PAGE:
It’s a question for the philosophers like Pepper-Smith, who teaches critical reasoning. He said the cultural prevalence of Friday the 13th has people hard-wired to pay attention to bad luck on that day. When it happens, it overshadows everything else.

“Generally what happens is that event is so memorable all the other Friday that 13ths are forgotten.”

However, for all the lip service the day gets it doesn’t seem to get in the way of many activities one typically would think as potentially tied to some superstition.

In 2016, the Nanaimo-Ladysmith Retired Teachers Association hosted the grand opening for its archive of unique heritage educational material on Friday, May 13. They chose the date deliberately, as did the Sanctuary Gabriola group, which hosted a beer and burger fundraiser that night to help refugee families.

“It’s a date people are going to remember,” Carol Baird-Krul a member of the Nanaimo-Ladysmith Retired Teachers Association said at the time. “We’ll treat it as a lucky day.”

A quick call-around to a handful of Vancouver Island lottery kiosks revealed local players certainly weren’t changing their lottery-buying habits due to the draw date. Ticket sales seem steady and on par with typical Fridays. In fact, people may be less likely to skip a ticket feeling that would be the day their lucky number actually would come up.

BC Lottery Corporation spokeswoman Angela Law said past history indicates there have not been any negative impacts to sales trends for lottery draws on Friday the 13th.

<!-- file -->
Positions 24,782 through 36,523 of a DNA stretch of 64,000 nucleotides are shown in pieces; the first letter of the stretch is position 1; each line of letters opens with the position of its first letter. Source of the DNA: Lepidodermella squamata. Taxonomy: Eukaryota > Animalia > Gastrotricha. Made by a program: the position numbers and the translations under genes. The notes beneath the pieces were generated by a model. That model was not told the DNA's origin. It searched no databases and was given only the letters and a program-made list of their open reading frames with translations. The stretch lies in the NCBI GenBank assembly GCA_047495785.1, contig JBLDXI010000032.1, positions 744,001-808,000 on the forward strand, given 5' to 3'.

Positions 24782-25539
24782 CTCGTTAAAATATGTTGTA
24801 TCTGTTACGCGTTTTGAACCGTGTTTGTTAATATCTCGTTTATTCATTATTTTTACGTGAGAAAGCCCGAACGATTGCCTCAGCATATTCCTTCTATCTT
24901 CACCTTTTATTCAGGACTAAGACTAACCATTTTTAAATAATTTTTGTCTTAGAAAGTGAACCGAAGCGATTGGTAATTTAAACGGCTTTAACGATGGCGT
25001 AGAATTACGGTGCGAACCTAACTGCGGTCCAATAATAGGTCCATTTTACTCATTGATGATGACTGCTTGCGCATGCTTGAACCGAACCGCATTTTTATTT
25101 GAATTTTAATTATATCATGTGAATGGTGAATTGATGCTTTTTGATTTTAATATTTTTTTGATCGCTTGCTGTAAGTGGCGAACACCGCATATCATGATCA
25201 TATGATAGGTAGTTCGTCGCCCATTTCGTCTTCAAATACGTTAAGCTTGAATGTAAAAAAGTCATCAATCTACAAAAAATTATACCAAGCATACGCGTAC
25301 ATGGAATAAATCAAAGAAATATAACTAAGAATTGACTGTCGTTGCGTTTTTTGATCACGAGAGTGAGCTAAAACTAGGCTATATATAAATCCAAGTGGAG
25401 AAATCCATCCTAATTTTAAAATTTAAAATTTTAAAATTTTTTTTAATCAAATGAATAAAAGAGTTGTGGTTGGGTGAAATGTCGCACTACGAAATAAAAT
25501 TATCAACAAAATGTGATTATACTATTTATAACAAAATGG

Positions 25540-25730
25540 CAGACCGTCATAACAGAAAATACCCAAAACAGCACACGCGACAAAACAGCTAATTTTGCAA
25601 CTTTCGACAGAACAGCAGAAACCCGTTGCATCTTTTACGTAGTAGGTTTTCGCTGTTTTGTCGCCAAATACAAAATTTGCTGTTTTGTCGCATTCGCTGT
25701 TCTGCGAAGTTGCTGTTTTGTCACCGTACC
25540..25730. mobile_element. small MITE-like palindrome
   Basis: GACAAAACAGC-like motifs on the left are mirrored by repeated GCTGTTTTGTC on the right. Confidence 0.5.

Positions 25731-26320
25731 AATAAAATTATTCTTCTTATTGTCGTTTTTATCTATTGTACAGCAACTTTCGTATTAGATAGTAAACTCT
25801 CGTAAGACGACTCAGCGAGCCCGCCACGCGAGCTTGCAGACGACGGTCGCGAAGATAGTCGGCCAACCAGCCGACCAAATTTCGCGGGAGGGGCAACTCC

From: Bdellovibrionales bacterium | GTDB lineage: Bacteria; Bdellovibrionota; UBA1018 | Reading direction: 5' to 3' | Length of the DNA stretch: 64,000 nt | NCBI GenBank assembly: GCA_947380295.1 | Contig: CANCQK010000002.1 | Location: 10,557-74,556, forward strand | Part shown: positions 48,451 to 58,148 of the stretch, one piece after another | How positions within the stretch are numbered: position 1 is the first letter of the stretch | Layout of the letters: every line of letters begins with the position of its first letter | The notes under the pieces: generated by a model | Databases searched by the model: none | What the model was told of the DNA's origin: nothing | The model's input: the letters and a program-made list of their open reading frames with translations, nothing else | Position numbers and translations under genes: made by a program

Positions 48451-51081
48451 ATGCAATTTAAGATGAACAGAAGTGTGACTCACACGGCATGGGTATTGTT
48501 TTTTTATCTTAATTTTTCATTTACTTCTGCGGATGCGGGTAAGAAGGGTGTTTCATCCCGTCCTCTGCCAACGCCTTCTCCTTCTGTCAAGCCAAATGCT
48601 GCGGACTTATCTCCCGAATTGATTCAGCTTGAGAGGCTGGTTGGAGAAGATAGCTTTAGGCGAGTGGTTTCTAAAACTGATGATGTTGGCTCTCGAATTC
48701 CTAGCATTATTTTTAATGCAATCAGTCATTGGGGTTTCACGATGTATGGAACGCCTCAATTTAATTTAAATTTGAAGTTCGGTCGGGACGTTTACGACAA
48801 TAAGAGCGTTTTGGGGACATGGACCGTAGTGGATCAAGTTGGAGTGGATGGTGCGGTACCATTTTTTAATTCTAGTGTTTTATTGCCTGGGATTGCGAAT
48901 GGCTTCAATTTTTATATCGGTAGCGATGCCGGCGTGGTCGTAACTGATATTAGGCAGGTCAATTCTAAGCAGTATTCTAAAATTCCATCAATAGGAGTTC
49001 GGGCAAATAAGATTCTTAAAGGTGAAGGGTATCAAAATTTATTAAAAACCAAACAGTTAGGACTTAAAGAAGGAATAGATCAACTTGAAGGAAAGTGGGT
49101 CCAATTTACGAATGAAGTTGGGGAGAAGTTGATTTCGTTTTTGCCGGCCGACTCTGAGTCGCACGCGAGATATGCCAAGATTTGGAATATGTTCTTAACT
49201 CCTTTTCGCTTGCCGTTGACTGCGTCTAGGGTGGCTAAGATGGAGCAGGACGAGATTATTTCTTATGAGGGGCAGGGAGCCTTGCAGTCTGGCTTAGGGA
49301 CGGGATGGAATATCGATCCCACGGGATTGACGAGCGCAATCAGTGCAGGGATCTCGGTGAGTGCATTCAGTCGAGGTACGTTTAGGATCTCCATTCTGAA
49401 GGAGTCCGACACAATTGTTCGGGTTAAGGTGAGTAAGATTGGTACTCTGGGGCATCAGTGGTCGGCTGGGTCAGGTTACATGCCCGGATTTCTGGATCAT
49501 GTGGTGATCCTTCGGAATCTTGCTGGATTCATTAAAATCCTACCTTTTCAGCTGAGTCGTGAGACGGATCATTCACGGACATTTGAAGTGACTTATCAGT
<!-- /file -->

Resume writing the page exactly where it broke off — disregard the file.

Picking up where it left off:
We also talked to two marriage commissioners who were officiating Friday the 13th wedding ceremonies.

That’s the type of thinking that appeals to Pepper-Smith, even as he sees the charm in letting superstition lead the way from time to time, despite the evidence to the contrary.

“People are free to say I reject that, but then they are rejecting rational response,” he said. “We conduct our lives according to the quality of our thinking, but at the same time it’s human, so we’ve got to smile about it.”

(Originally published online on May 13, 2016)

Just Posted

BREAKING: Gilbert, Drynock charged with first degree murder of Branton Regner

The accused also face two counts of attempted murder in connection with Rudy Johnson Bridge incident

Horses damage new Fox Fire mountain bike trail: cycling club

Equestrian users asked to stay off trails

Legion celebrating 85th birthday this weekend

The Royal Canadian Legion Branch 139 is inviting the whole community to celebrate 85 years of history

35 of 87 dogs in 2018 Williams Lake seizure were euthanized due to behavioural issues, BCSPCA confirm

The dogs did not respond to the behaviour modification and remained terrified of humans

Friendships made, retirement eyed after almost 40 years in the tire business

Lawrence Porter is ready to hang up his coveralls after a long and rewarding career

Third instance of Trudeau in skin-darkening makeup emerges

Another instance of Trudeau using makeup to darken his face has emerged, within 24 hours of the first

21 years: Grand Chief Stewart Philip to continue leading B.C. Indian Chiefs union

Grand Chief Stewart Phillip acclaimed as president of Union of BC Indian Chiefs

B.C. MLA’s former constituency assistant charged with fraud, breach of trust

Charges announced Sept. 19 more than two years after Martin fired Desmond Devnich for alleged thefts

B.C. salmon farm inspection deal reached with Indigenous people

Monitoring to determine if any Broughton region farms stay open

RCMP seize $1.9 million in B.C. traffic stop

The driver and passenger were detained under the Controlled Drugs and Substances Act

Yearbook photo surfaces of Trudeau wearing ‘brownface’ costume in 2001

The report describes the occasion as an ‘Arabian Nights’-themed gala event

‘Troubling, insulting’: NDP Leader Jagmeet Singh reacts to Trudeau’s brownface photo

Jagmeet Singh, leader of the New Democrats, responded with a call for love after Trudeau photos surface

Elderly B.C. man gets 10 years in prison for sexually abusing young daughters

WARNING: This story contains graphic details and is not appropriate for all readers

Most Read